Game 3 is what we hoped for from Game 7 last season
After watching a terrific game three performance by the Golden State Warriors I felt somewhat robbed. Although a fantastic tilt in every way, it appeared as though I had already seen it – or at least the first 40 minutes or so of it.
Compared to the other games in the series, both games were very close, even until deep in the fourth. Both were built on the backs of terrific performances by Steph Curry and LeBron James with Klay Thompson and Kyrie Irving assisting their teams.
An ultra-competitive performance by both squads made it a nail-biter until the end. As per usual, Draymond Green found himself in foul trouble, and Kevin Love was incredibly streaky, which further inhibited my déjà vu.
Though, it seemed as though the hoop gods finally got this result right. The 73-win Warriors deserved to win Game 7 last year despite the final five-minute collapse caused by missing shots they would normally make and by an otherworldly performance by the King.
Of course, that too played a factor in the few differences between Game Seven in 2016 and last nights Game Three. “The Block” was the dagger in the heart that was the Warriors season slipping away.
Yes, Kevin Durant and Kyle Korver weren’t around last year, and they were in Cleveland rather than Oakland. And yes, Steph Curry also wasn’t a rebound leader as LeBron led the game in turnovers. Yet the game felt incredibly reminiscent of what should have happened in Game 7 last year.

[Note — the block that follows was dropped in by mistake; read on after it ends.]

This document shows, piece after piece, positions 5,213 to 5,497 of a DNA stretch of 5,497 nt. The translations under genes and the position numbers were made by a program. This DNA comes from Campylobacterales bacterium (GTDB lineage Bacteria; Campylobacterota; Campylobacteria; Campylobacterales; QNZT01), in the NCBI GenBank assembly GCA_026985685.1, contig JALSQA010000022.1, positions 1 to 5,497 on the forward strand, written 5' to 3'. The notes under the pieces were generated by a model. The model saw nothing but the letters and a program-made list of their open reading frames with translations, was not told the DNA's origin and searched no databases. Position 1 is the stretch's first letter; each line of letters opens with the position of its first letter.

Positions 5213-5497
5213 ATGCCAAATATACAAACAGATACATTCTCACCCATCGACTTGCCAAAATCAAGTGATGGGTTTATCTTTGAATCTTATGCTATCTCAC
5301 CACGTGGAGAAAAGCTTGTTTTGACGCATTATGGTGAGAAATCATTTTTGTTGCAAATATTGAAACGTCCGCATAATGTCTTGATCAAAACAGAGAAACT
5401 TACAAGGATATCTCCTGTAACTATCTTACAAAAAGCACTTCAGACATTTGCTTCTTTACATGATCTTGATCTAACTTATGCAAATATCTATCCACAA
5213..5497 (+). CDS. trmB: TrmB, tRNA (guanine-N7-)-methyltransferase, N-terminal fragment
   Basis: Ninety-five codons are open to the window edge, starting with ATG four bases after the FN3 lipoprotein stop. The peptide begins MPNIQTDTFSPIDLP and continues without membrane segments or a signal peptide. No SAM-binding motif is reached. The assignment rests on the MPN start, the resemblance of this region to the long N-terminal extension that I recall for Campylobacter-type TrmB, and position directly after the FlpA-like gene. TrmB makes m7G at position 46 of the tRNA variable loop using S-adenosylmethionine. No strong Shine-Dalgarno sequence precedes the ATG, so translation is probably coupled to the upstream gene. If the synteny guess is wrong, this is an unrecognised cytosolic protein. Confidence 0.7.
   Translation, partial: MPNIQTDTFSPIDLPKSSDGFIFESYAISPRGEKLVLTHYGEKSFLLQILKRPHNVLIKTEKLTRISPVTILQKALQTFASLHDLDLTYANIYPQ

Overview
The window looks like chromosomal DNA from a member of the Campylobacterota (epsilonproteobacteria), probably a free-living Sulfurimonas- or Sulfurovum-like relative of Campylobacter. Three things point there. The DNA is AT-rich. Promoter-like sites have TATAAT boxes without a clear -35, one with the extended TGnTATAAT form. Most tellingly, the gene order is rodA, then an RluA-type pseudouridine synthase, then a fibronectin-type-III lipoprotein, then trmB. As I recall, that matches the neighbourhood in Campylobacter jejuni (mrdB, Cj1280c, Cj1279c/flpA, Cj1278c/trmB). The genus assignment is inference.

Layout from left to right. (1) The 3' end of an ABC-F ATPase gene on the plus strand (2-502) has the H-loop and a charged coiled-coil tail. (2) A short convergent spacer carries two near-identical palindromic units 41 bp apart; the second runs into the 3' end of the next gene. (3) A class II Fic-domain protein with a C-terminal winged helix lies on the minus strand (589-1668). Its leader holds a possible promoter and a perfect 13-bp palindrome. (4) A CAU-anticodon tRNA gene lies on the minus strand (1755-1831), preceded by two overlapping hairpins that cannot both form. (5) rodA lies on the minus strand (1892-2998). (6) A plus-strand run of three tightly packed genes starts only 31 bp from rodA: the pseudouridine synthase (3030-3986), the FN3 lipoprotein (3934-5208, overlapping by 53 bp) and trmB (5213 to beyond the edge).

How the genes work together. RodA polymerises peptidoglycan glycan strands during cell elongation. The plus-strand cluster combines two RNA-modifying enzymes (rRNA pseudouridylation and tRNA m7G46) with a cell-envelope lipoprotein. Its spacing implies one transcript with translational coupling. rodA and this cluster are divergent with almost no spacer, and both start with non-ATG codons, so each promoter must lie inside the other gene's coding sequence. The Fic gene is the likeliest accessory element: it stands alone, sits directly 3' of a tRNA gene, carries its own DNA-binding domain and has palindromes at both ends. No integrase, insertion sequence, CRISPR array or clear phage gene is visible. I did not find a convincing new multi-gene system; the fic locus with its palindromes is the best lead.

Rather than melting down in the way they did just a year earlier, the Warriors were forced to do the opposite. They had to fight their way back and finished on a 10-0 run to win, just as the Cavaliers did last season.
Instead of a LeBron James chase down block to seal their fate, Andre Iguodala cleanly stole the ball on a LeBron jumper that pushed him out of bounds, and the game essentially out of reach.
Although Kyrie mentioned he wasn’t being sensitive, Irving – on the verge of tears at the podium post-game – danced around what we all witnessed, that the Golden State Warriors are simply a better team. They were a better team in last year’s finals as well, but didn’t come out on top.
Maybe the deciding factor was Kevin Durant – adding the second-best basketball player in the league tends to improve a team’s performance – but it didn’t appear like that was the difference. Yes, KD is world’s better than Harrison Barnes, but it felt like a higher power willed this game towards the Warriors after robbing them a year earlier as they did me tonight.
After taking Game Three, the Warriors look to create history by sweeping the playoffs in Game Four on Friday in Cleveland.